Qualcomm have announced four new mid-range processors, the 415, 425, 618 and 620. I’ll write about the 400-series processor first, as the 415 and 425 are successors to the near ubiquitous Snapdragon 400 processor, which offered respectable performance from a 32-bit, 1.2 GHz quad core processor. This chipset was often paired up with 1 GB of memory and used in many devices including the Motorola Moto G and many Lenovo tablets. Since the original 400, Qualcomm have released the updated Snapdragon 410, which is a 64-bit quad core processor but in an announcement, they’re releasing two new 400-series processors, the Snapdragon 415 and 425, with some significant improvements over the 400 and later 410. The most significant improvement is that the 415 and 425 are switching to an octa core architecture. The 415 and 425 will be based around eight ARM Cortex-A53 cores (that’s the same 64-bit core as found in the 410) but include an integrated LTE modem; the X5 for the 415 (allowing download speeds of 150 Mbps) and the X8 for the 425 (allowing burst download speeds of 300 Mbps). The higher speed LTE modems will increase the System-on-Chip’s competitiveness compared with the competition.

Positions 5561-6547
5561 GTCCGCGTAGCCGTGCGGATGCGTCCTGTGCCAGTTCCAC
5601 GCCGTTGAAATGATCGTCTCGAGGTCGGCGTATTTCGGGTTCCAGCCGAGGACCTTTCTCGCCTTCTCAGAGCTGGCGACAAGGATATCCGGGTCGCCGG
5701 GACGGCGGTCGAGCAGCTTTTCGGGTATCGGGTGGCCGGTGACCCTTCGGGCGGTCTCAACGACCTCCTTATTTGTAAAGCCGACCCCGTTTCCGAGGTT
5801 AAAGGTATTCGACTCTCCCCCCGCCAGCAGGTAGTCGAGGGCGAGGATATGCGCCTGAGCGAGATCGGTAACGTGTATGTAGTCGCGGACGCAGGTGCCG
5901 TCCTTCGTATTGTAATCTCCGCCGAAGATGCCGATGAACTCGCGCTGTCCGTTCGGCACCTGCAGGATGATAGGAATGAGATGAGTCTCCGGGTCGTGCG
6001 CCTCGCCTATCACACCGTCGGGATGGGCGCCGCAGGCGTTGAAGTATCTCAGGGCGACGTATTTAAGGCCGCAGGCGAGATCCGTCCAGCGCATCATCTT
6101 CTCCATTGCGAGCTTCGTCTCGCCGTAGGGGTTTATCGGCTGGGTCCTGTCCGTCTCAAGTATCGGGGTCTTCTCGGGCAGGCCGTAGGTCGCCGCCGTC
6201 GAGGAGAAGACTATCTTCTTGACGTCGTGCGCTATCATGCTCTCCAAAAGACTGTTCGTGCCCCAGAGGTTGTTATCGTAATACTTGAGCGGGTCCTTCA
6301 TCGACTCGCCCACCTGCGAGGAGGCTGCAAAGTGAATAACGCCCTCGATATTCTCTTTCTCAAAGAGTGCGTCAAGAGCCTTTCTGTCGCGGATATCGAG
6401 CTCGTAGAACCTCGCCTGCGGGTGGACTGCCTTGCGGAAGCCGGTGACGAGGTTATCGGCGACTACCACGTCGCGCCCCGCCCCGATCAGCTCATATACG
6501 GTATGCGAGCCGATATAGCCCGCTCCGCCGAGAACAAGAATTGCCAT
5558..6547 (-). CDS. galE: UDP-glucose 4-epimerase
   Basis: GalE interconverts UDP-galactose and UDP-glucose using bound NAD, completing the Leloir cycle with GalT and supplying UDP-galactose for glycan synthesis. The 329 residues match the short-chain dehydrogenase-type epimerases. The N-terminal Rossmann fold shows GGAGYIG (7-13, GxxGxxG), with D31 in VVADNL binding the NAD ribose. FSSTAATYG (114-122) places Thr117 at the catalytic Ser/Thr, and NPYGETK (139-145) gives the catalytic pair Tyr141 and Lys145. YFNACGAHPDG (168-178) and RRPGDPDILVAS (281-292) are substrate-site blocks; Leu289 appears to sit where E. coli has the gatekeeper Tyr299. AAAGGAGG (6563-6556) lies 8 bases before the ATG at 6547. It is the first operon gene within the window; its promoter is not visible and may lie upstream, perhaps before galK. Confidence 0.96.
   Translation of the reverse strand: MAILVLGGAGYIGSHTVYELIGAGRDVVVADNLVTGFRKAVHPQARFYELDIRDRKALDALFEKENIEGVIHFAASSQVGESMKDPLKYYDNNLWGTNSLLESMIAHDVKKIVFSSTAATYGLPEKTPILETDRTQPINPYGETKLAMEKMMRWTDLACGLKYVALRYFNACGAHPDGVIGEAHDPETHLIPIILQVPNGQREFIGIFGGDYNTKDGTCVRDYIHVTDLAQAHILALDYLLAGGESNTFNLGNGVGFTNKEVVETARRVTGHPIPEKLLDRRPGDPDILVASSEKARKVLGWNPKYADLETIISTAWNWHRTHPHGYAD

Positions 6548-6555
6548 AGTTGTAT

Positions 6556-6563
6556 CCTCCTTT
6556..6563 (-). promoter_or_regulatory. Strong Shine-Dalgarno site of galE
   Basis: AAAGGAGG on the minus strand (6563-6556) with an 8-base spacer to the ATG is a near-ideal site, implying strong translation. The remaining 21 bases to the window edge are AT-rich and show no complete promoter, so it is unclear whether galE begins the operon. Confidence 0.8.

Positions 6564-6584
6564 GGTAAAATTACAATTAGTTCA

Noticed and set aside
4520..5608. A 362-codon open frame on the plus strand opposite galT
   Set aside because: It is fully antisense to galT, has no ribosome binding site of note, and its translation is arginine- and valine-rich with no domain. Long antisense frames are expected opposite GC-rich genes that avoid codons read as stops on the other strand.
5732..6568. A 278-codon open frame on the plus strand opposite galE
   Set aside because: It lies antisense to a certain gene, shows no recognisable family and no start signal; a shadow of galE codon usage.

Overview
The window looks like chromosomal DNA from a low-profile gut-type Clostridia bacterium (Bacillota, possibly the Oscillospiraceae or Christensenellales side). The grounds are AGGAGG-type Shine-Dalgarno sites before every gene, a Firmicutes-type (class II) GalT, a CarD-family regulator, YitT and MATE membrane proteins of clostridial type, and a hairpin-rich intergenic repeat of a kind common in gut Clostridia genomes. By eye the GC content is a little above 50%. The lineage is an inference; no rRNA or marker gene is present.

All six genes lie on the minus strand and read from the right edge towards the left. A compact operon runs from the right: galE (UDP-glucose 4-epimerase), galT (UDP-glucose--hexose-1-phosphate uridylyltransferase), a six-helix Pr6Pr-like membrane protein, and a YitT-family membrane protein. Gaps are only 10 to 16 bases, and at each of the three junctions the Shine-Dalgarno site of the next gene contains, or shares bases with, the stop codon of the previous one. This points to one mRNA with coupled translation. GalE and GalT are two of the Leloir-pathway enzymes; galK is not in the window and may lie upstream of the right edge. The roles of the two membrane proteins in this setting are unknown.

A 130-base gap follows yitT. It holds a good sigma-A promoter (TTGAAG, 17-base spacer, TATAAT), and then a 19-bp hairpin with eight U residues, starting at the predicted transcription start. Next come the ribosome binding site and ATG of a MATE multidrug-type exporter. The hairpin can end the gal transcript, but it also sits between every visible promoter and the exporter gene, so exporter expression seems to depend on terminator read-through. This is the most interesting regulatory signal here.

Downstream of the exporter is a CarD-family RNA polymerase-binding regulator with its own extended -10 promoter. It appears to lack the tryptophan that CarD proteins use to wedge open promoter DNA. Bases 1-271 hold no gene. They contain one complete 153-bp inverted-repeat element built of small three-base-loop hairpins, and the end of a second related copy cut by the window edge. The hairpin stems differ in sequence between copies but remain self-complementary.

For the new Snapdragon 618 and 620, these have already been leaked but now Snapdragon have confirmed the specification. Firstly, these processors are acquiring 4K video recording and playback, which first appeared in the high end 800-series family. Both the 618 and 620 will include the 300 Mbps X8 LTE modem, but there’s a difference in the detail. The 618 is a hexa core processor, combining a quad core Cortex-A53 core with a dual core Cortex-A72 unit. The 620 uses a quad core Cortex-A53 processor and a quad core Cortex-A72 processor. Both new 600-series processors will use the improved Adreno 510 graphics chip and will support dual 13MP camera modules.
All of these new mid range processors are to be built on the 28 nm die size, which is the same as many of Qualcomm’s processors for the last couple of years. Where the 415 and 425 are not yet improved is that these processors are to be built on a 28nm die size. Whilst the addition of LTE into the 400-series processors is interesting, the sweet spot may well be the 618. Sure; it has two fewer high performance cores compared with the 620, but the overwhelming majority of Android applications will only use one or two processor cores so I would not expect there to be any difference in device performance most of the time. Qualcomm report that we’ll start to see the new 400-series processors in devices before we see the new 600-series arriving (due in the second half of the year).